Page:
A white former police chief in South Carolina has been charged with murder in the death of an unarmed black man. A grand jury announced Wednesday that they would charge Richard J. Combs, who served as chief in Eutawville, S.C., for the killing of Bernard Bailey. Combs is scheduled to stand trial Dec. 8, according to the New York Times.
The indictment came on the heels of a grand jury decision in New York not to charge Officer Daniel Pantaleo in the death of Eric Garner, an unarmed black man who Pantaleo was seen using a chokehold maneuver on in a video posted online. The decision not to charge Pantaleo, and a separate decision by a grand jury in Missouri not to charge Ferguson Police Officer Darren Wilson for the death of teenager Michael Brown, had prompted a series of protests throughout the country.
State investigators started a review of the South Carolina shooting in March 2013 after a U.S. Justice Department investigation determined Combs had not violated Bailey's civil rights, according to an Associated Press report. In August 2013, Combs was charged with misconduct in office, which carries a maximum sentence of 10 years in prison.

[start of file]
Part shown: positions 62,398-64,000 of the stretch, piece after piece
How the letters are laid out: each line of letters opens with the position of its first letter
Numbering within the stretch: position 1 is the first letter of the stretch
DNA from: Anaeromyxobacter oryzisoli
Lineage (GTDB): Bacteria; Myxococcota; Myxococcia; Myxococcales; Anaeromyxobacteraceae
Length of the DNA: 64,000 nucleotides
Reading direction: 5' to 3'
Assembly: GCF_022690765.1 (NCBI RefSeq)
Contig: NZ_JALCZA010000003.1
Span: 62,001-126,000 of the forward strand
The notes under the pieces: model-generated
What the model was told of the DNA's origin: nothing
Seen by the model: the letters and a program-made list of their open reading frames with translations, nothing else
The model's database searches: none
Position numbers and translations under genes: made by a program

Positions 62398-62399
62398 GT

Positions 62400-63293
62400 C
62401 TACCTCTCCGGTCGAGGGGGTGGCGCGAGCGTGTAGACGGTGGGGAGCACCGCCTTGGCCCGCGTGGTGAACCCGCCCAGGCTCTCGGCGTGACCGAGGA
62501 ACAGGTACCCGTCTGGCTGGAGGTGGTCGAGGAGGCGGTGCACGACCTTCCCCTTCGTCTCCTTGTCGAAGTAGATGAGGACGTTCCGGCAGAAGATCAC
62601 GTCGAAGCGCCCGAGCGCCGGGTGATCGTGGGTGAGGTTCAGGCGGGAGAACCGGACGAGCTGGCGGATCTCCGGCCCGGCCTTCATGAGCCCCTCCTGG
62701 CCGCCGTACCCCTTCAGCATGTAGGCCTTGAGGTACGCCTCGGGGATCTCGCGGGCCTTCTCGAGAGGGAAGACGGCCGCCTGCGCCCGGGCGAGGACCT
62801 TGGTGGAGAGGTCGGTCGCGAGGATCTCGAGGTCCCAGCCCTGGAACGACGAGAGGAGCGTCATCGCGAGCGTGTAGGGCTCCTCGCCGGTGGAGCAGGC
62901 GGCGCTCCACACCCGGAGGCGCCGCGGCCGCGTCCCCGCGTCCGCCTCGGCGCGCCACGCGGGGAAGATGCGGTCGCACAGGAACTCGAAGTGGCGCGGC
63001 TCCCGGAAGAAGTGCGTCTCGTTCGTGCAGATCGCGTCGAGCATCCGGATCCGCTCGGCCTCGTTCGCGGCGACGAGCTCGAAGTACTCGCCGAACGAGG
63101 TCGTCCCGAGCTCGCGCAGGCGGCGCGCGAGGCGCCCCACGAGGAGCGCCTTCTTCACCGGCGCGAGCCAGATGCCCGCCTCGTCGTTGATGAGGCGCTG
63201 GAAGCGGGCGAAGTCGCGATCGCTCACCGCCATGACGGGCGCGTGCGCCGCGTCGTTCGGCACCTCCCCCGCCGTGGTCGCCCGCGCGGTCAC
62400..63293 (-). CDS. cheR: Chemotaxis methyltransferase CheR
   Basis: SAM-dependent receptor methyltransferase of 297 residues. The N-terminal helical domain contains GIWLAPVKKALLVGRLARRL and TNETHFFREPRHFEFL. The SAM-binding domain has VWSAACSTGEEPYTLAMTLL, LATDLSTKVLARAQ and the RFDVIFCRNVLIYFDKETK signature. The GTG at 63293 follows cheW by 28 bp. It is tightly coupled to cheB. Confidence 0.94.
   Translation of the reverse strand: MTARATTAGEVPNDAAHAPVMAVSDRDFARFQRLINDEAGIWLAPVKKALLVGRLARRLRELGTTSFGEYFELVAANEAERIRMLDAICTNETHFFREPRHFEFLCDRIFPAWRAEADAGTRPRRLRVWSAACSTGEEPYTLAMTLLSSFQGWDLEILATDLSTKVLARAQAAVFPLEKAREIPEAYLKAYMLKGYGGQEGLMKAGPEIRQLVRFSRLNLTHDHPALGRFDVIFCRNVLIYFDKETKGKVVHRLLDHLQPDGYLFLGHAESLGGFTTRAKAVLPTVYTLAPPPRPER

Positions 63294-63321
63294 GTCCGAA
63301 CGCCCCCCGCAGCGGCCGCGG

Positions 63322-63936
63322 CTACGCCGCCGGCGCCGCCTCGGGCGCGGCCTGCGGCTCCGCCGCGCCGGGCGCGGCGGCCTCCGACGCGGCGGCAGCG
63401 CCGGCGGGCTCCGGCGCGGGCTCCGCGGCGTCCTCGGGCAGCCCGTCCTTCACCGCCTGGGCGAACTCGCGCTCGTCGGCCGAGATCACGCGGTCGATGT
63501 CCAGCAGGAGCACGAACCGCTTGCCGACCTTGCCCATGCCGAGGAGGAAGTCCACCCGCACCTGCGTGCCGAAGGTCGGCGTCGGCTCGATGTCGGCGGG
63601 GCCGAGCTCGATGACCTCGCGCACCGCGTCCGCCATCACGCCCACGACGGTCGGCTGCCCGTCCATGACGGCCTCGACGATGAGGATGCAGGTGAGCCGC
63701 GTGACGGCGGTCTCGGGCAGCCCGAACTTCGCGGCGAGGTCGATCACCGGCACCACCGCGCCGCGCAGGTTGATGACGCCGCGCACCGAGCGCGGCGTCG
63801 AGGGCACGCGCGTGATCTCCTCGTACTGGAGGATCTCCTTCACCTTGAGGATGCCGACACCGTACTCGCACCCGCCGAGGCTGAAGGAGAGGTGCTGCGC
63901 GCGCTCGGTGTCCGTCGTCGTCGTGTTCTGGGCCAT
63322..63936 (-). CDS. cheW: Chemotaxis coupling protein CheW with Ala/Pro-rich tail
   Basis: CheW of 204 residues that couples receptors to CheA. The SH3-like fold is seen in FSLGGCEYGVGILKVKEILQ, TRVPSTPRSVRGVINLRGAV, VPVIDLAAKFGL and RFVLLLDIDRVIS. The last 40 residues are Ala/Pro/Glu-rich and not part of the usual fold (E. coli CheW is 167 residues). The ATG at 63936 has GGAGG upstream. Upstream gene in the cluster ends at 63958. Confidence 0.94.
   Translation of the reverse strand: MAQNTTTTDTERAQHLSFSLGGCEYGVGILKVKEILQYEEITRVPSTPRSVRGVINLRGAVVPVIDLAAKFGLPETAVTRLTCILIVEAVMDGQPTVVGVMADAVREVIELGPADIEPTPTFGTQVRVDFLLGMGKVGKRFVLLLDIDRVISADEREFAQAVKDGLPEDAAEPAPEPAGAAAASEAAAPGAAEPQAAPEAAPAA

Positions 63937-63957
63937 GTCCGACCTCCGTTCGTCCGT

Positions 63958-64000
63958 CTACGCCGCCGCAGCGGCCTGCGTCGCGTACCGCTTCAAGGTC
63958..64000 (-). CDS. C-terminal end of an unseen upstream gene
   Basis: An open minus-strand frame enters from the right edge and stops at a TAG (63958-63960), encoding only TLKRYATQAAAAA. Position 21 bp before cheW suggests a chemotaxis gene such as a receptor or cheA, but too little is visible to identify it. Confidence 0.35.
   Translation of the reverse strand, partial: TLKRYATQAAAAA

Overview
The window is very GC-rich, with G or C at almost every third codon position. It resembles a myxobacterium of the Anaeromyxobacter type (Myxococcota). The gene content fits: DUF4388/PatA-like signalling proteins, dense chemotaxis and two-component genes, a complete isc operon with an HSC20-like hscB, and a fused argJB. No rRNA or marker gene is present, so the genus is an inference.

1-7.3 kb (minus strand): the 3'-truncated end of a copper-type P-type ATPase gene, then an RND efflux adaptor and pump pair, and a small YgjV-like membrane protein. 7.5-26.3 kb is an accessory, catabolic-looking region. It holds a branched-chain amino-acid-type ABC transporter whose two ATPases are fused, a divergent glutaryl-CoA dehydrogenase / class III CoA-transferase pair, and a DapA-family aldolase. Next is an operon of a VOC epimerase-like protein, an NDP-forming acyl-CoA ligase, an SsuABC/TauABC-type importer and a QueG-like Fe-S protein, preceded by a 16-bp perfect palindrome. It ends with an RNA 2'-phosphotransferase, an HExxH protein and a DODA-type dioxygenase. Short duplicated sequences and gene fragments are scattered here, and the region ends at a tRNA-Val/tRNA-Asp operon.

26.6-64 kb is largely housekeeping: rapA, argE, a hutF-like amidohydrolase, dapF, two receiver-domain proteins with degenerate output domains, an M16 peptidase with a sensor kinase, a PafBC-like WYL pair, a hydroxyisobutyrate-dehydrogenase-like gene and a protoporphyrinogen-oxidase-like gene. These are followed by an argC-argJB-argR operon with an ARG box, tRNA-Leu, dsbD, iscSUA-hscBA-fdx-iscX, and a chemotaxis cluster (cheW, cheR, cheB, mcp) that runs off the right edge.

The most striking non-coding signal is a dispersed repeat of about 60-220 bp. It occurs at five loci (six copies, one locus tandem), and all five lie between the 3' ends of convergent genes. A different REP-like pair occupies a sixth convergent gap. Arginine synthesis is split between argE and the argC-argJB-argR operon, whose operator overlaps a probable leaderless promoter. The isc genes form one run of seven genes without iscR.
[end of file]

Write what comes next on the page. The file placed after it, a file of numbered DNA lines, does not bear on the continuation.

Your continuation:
Carl B. Grant, an attorney representing Bailey’s family, said Thursday that his family was happy the grand jury decided to indict Combs for murder as well.
“They honestly felt the charge of misconduct in office was really insufficient to represent the gravity of what happened,” said Grant, who added that the indictment “reassures you that there is still a level of justice one can respect in the American judicial system.”
A partial video of the shooting was published by the website of a local newspaper and showed Combs shooting Bailey three times in the chest during a struggle inside Bailey’s truck, the Times reported, as he claimed he was trying to serve the man with an arrest warrant. Combs attempted to invoke South Carolina’s Stand Your Ground law in his defense, but was rebuffed by the judge.
“In a situation such as this, where the arrestee poses no threat to the public, there are other means of executing an arrest warrant if initial service is unsuccessful,” Judge Edgar W. Dickson of the Circuit Court wrote in an order last month.
“There was no need for Mr. Combs to act as he did on May 2, 2011, when Mr. Bailey refused service, as Mr. Combs expected would happen. Mr. Combs should have allowed Mr. Bailey to leave and enlisted the assistance of other officers or serve the warrant at court as he originally planned.”